We believe that this negligence may be reflective of the child's home situation. We the undersigned actively encourage an investigation of the child's home environment in the interests of protecting the child and his siblings from further incidents of parental negligence that may result in serious bodily harm or even death.

But this incident is a sign of something deeper to exactly the same extent that any mistake any parent has made while supervising a child is a sign of something deeper. So don’t send the police in to do the real damage of an investigation because of a mob’s fervid imagination.

The petition isn’t really about protecting the child at all.  That’s clear from the title of the petition, “Justice for Harambe” – that’s the gorilla. If the top priority really were the child, you’d think that would get a mention in the title.

What these 430,000+ people should be thinking is “there but for the grace of God…” because here are some things people who have not raised children may not know:

● Four-year-olds tend to be small.
● Four-year-olds tend to be curious.
● Four-year-olds often can move at something approaching the speed of light.

The New York Times puts the whole thing in perspective quite well here.  The column cites an essay from Cincinnati Enquirer opinion editor Cindi Andrews who initially condemned the mother – until she rememberd the time she made a very similar mistake.  If not for good luck and a driver with good brakes the person on the receiving end of all that condemnation - while possibly mourning the loss of a child - could have been she.

But she probably wouldn’t have faced such condemnation. Because she’s white.

As in everything else in American life, race does matter here, as New York Daily News columnist Shaun King shows us in this column comparing the response to the Cincinnati parents to the response in other, similar cases.

And there’s scholarship to back up King’s impression.  No, as far as I know, no one has done a study of how parents are treated when their children fall into zoo enclosures. But there is a study of who gets prosecuted in a similar kind of tragedy that can be viewed either as an accident or negligence: Children who die when left in overheated cars.

The researcher was not able to break down prosecutions by race – but she did break them down by economic status. She writes:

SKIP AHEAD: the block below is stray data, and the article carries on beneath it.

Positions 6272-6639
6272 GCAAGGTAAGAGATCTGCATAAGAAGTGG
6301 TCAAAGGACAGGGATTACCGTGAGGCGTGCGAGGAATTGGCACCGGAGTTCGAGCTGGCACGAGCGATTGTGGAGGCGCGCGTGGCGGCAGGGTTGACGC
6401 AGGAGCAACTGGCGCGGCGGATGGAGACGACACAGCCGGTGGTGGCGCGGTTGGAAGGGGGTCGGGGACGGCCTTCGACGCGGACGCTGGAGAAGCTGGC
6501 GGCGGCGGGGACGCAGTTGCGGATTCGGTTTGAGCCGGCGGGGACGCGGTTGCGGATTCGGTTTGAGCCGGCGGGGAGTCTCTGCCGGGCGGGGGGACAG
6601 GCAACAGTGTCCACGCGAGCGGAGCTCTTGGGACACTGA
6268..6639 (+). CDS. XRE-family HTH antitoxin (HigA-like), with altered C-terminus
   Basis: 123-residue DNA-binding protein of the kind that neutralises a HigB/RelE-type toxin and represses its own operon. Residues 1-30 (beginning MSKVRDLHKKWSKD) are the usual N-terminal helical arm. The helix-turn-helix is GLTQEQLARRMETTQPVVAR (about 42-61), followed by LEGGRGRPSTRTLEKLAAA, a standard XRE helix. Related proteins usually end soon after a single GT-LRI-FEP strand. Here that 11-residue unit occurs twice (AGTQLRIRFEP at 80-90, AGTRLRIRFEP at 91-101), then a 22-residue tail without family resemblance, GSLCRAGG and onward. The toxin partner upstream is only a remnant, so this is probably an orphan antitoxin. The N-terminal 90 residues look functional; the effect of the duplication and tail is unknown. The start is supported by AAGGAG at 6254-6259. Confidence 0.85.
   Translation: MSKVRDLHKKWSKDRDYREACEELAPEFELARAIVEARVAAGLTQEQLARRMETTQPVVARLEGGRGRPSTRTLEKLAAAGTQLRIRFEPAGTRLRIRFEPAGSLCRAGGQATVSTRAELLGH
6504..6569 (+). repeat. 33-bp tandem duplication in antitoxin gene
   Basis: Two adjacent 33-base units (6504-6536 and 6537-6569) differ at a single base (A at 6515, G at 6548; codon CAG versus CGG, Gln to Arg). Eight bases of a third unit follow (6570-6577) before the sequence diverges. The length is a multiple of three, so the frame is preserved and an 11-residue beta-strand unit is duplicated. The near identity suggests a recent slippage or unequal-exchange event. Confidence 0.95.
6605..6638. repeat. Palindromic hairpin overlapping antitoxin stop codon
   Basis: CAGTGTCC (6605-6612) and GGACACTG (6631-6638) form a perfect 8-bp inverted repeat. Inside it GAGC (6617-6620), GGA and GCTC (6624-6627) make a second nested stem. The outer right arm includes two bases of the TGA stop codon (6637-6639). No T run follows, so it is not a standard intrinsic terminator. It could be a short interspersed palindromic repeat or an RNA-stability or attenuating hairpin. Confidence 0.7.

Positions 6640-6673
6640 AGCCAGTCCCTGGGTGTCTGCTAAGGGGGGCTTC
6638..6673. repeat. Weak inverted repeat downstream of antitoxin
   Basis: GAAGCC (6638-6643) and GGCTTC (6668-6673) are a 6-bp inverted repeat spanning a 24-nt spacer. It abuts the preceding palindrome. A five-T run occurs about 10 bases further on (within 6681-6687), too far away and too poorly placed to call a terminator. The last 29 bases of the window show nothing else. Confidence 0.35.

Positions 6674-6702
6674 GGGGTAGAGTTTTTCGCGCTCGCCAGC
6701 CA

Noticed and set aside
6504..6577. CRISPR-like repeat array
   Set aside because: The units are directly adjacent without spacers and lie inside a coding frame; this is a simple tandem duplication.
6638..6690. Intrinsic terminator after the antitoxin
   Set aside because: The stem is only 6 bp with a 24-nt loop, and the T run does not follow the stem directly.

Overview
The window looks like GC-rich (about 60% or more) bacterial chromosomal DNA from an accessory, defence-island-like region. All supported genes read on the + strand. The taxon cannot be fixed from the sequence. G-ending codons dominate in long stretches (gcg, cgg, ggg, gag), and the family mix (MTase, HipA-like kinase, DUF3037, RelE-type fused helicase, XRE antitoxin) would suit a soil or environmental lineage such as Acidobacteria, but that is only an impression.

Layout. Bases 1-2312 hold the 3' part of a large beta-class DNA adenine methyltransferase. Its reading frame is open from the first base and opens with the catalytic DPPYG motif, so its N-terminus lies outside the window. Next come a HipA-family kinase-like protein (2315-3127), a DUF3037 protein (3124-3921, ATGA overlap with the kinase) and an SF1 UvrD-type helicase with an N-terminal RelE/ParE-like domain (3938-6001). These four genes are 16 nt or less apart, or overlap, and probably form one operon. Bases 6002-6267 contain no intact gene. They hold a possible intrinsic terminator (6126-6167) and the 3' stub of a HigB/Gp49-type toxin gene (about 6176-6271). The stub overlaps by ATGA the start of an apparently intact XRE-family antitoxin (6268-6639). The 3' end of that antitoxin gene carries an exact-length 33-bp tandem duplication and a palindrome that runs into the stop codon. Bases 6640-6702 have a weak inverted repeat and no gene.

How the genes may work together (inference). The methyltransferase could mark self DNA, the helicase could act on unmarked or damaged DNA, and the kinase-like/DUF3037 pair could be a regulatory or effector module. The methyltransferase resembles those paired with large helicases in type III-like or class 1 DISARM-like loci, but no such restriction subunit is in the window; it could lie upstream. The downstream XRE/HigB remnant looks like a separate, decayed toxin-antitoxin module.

One particularly important—and disturbing—finding was the disparate treatment of parents from different socioeconomic groups: parents in blue collar professions and parents who were unemployed were four times more likely to be prosecuted than parents from wealthier socioeconomic groups.

Unfortunately, even a writer who wants to call off the virtual lynch mob threw fuel on the fire.

Alex Abad-Santos wrote this, and more, on Vox:

It just seems a little puzzling to not be able to keep an eye on your child especially in a place where killing beasts — gorillas, lions, wild African dogs, and wolves — roam. And the missing child must have been missing for some time to get through the barriers on his own.

As the New York Times story makes clear, Abad-Santos is gravely underestimating four-year-olds
And check out this account from an eyewitness quoted on Lenore Skenazy’s Free-Range Kids blog:

 This was an open exhibit! Which means the only thing separating you from the gorillas, is a 15 ish foot drop and a moat and some bushes!! This mother was not negligent and the zoo did an awesome job handling the situation!

Abad-Santos argues that the mother in this case must have been extraordinarily negligent because this has never happened before at the Cincinnati Zoo.  But that doesn’t consider all the near-misses we may never know about – all those children caught in the nick of time, or a few seconds before the nick of time, in zoos and so many other places. Go back and reread Cindi Andrews column, Alex.

Abad-Santos also argues that

It's not like [the mother] lost track of her son and he bumped his head on a kitchen table or burned himself on a hot pan.

On the contrary, that’s exactly what it’s like. But the place where it happened ratcheted up the consequences and turned the mother into a target for the mob – something that, do his credit, Abad Santos decries.

So now, let’s face up to one of the hardest truths of all: Sometimes bad things happen and no one may be to blame.